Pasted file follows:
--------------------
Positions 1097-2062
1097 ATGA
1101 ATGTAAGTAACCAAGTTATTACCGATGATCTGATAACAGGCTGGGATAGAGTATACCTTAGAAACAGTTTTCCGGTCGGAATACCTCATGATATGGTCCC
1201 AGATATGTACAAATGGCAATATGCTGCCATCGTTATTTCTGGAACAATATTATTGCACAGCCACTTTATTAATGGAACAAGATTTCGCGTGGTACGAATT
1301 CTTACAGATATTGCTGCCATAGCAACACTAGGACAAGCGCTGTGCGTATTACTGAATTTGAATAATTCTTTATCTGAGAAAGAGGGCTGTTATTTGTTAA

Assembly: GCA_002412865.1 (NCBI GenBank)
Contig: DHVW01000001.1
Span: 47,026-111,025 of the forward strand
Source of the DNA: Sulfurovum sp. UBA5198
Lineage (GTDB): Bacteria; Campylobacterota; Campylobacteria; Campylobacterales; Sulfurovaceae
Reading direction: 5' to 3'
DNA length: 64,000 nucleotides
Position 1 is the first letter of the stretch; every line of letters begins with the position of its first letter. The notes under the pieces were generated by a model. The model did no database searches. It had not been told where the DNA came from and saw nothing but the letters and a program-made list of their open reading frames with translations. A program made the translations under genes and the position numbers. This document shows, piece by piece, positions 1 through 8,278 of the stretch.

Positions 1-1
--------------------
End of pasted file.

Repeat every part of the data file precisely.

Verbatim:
Positions 1097-2062
1097 ATGA
1101 ATGTAAGTAACCAAGTTATTACCGATGATCTGATAACAGGCTGGGATAGAGTATACCTTAGAAACAGTTTTCCGGTCGGAATACCTCATGATATGGTCCC
1201 AGATATGTACAAATGGCAATATGCTGCCATCGTTATTTCTGGAACAATATTATTGCACAGCCACTTTATTAATGGAACAAGATTTCGCGTGGTACGAATT
1301 CTTACAGATATTGCTGCCATAGCAACACTAGGACAAGCGCTGTGCGTATTACTGAATTTGAATAATTCTTTATCTGAGAAAGAGGGCTGTTATTTGTTAA

Assembly: GCA_002412865.1 (NCBI GenBank)
Contig: DHVW01000001.1
Span: 47,026-111,025 of the forward strand
Source of the DNA: Sulfurovum sp. UBA5198
Lineage (GTDB): Bacteria; Campylobacterota; Campylobacteria; Campylobacterales; Sulfurovaceae
Reading direction: 5' to 3'
DNA length: 64,000 nucleotides
Position 1 is the first letter of the stretch; every line of letters begins with the position of its first letter. The notes under the pieces were generated by a model. The model did no database searches. It had not been told where the DNA came from and saw nothing but the letters and a program-made list of their open reading frames with translations. A program made the translations under genes and the position numbers. This document shows, piece by piece, positions 1 through 8,278 of the stretch.

Positions 1-1